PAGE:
A Charming, Poignant Middle-Grade Memoir of Soviet Russia

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By Vera Brosgol

Growing Up Behind the Iron Curtain
Written and illustrated by Eugene Yelchin

Everyone has some means of escaping the difficulties of reality. It’s especially important for children. When I was young, I drew. (And I still do!) My mom would bring home used printer paper from work and I covered the backs of the sheets with dense drawings and wordless stories. The dusty space under my bed was crammed full of my self-soothing doodles. I didn’t care if anyone saw them; I just had to make them. As a first-generation Russian immigrant, I found it a welcome distraction from a life that wasn’t always easy.

Eugene Yelchin’s illustrated memoir, “The Genius Under the Table: Growing Up Behind the Iron Curtain,” is a darkly humorous escape into the world of a boy, Yevgeny, with similar coping mechanisms for much bigger problems.

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    It’s 1970s Leningrad and Yevgeny lives with his family in one room of a communal apartment with a mixed bag of neighbors. One is a K.G.B. spy, lurking around corners and leaving a scribbly wisp of cigarette smoke. Space is tight — there is no official bedroom, so all the furniture must be repositioned like Tetris every night. Little Yevgeny sleeps under the dining table. There is only one family pencil, belonging to his father. Every night Yevgeny steals it and covers the underside of the table with secret drawings. The illicit pencil is his escape from an unfriendly world; the family is Jewish, not an easy thing to be.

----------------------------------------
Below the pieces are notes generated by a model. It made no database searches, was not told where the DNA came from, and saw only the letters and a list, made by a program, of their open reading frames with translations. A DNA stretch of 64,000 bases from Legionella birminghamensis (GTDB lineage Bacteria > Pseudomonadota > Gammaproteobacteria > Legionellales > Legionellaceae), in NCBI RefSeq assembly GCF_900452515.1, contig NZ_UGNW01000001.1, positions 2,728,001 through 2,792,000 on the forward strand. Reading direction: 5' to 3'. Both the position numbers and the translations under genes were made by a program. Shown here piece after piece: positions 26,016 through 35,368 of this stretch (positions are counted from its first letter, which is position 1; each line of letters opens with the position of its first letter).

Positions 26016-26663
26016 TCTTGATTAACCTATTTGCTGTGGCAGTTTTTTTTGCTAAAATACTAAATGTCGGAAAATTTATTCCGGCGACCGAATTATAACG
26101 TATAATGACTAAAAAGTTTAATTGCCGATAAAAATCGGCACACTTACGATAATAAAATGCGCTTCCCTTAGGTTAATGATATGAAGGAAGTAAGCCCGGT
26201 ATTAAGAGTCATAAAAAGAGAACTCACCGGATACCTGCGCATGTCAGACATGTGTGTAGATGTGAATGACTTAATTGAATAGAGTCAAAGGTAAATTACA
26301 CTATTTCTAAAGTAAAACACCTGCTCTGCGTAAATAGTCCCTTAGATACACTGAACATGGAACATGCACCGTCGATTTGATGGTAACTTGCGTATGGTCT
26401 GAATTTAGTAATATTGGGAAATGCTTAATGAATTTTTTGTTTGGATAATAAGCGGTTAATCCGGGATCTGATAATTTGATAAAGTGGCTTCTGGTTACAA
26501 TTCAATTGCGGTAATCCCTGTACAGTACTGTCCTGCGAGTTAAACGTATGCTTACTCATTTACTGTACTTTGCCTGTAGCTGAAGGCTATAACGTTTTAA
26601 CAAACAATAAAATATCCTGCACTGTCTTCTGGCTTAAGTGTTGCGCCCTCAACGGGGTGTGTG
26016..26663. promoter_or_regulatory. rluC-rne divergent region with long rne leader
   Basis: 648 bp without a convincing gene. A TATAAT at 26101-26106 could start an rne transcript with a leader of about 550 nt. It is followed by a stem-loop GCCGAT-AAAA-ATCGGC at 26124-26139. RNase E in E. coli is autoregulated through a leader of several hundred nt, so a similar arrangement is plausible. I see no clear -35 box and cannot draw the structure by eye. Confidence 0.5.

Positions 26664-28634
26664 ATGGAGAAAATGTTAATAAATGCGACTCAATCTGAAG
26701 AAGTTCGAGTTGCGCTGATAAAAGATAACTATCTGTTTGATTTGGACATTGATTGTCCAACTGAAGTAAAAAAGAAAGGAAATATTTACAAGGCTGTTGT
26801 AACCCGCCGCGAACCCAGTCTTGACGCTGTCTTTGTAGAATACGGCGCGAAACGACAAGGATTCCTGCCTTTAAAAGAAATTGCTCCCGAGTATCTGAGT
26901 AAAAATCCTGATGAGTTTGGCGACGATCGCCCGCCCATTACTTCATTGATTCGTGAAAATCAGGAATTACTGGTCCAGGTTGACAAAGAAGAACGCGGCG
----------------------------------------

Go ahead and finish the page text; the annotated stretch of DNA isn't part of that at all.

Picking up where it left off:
We never get to see beneath Yevgeny’s table, but it’s easy to imagine what it’s like under there. Yelchin’s breezy pencil illustrations brim with a charm and childlike energy few artists can capture. His drawings of his mother are especially hilarious; her mouth an expressive O, she leaps across the page, like the dancer she’d hoped to be. And there are some top-notch portraits of Stalin — not something you see every day in a middle-grade book.

    Everyone in the family has their personal artistic panaceas. His father is obsessed with Russian poetry. His mother is the No. 1 fan of the legendary ballet dancer Mikhail Baryshnikov. And his brother Victor is an ace figure skater, which his parents hope will be his ticket to a better life. Yevgeny is desperate to find a talent of his own. But in their oppressive situation as Jews under Communism, he is less concerned with expressing himself than with surviving.

    Even in as inhospitable a place as Soviet Russia, art flourishes. Some artists bend to the demands of society, some break and flee, some find a place (or table) where they can secretly let off steam. Incredible dance, literature and painting spring forth under pressure. The regime is unable to control it however hard it tries. People line up all night in the snow for a new book of poetry; they are even willing to give their lives for it. As necessary as it is for artists to make art, it is just as vital for people to consume it, to escape into it. It is as essential for survival as food and water.

    “The Genius Under the Table” isn’t about the Yelchins fleeing the Soviet Union. The idea looms large and you wait for the story to take that turn, but life is not so tidy. The ending is abrupt and a bit unsatisfying, leaving you waiting for a sequel (hopefully in the works). You don’t always get to escape when you want to; sometimes terrible things happen before you get the chance. In the meantime, you find other ways to live.

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